Dennis M, McCanny P, D’Souza M, Forrest P, Burns B, Lowe DA, Gattas D, Scott S, Bannon P, Granger E, Pye R, Totaro R,
Int. J. Cardiol. 2017 Mar;231:131-136
AIM: To describe the ECPR experience of two Australian ECMO centres, with regards to survival and neurological outcome, their predictors and complications.
METHODS: Retrospective observational study of prospectively collected data on all patients who underwent extracorporeal cardiopulmonary resuscitation (ECPR) at two academic ECMO referral centres in Sydney, Australia.
MEASUREMENTS AND MAIN RESULTS: Thirty-seven patients underwent ECPR, 25 (68%) were for in-hospital cardiac arrests. Median age was 54 (IQR 47-58), 27 (73%) were male. Initial rhythm was ventricular fibrillation or pulseless ventricular tachycardia in 20 patients (54%), pulseless electrical activity (n=14, 38%), and asystole (n=3, 8%). 27 (73%) arrests were witnessed and 30 (81%) patients received bystander CPR. Median time from arrest to initiation of ECMO flow was 45min (IQR 30-70), and the median time on ECMO was 3days (IQR 1-6). Angiography was performed in 54% of patients, and 27% required subsequent coronary intervention (stenting or balloon angioplasty 24%). A total of 13 patients (35%) survived to hospital discharge (IHCA 33% vs. OHCA 37%). All survivors were discharged with favourable neurological outcome (Cerebral Performance Category 1 or 2). Pre-ECMO lactate level was predictive of mortality OR 1.35 (1.06-1.73, p=0.016).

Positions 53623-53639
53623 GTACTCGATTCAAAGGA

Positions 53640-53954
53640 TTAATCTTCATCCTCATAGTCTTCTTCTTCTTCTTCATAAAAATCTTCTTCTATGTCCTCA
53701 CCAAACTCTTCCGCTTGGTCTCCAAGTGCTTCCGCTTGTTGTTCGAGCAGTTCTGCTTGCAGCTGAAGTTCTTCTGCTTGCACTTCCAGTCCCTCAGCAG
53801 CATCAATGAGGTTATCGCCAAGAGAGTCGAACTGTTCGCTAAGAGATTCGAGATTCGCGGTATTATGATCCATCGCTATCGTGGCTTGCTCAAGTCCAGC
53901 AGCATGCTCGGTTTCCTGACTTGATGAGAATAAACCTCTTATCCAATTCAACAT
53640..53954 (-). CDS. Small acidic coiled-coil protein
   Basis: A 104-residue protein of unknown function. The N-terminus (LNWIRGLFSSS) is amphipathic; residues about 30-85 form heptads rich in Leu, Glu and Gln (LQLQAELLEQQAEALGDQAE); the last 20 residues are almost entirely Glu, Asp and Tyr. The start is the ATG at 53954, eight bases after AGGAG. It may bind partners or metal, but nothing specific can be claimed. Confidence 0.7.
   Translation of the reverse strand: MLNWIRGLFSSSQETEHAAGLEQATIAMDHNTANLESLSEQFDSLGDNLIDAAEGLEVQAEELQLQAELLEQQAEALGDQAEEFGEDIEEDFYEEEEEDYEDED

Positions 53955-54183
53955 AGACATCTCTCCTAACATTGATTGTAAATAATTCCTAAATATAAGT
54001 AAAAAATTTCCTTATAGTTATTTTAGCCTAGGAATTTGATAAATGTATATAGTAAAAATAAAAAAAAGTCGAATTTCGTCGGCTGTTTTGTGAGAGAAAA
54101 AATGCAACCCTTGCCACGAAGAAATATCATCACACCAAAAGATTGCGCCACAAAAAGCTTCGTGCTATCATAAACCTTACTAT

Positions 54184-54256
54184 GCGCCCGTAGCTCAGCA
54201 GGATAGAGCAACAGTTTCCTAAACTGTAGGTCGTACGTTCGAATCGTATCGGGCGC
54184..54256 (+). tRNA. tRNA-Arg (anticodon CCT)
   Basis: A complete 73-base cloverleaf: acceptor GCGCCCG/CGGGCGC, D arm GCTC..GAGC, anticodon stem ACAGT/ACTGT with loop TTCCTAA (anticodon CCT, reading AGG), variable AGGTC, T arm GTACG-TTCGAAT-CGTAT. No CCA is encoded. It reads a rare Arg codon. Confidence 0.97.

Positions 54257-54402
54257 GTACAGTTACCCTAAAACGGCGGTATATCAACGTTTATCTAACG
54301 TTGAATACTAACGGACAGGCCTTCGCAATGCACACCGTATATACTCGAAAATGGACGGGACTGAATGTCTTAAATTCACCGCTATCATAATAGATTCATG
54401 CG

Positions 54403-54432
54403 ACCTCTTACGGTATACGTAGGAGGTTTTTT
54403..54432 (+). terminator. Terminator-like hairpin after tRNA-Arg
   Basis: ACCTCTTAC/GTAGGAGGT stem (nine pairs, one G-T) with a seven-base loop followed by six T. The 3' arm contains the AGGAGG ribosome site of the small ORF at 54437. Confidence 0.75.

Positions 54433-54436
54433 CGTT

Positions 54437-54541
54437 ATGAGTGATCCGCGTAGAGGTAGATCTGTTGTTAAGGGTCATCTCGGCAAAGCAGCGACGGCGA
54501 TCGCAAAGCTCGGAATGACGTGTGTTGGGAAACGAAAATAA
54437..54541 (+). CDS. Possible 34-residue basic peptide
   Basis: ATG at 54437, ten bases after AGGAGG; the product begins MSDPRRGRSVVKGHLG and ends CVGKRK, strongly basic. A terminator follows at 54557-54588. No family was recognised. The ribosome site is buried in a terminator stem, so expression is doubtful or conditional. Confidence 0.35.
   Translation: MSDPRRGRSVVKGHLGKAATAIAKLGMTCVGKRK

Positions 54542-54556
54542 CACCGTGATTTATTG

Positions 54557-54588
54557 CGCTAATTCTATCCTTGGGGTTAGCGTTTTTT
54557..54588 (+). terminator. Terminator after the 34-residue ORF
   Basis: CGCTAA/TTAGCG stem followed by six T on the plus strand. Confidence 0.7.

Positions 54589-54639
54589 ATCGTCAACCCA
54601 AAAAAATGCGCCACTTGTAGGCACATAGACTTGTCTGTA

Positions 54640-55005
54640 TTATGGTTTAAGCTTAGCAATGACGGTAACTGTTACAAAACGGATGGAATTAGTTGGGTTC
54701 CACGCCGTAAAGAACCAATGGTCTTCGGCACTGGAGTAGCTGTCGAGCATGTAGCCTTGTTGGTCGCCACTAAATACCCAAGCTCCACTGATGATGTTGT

CONCLUSIONS: In selected patients with refractory cardiac arrest, ECPR may provide temporary support as a bridge to intervention or recovery. We report favourable survival and neurological outcomes in one third of patients and pre-ECMO lactate levels predictive of mortality. Further studies are required to determine optimum selection criteria for ECPR.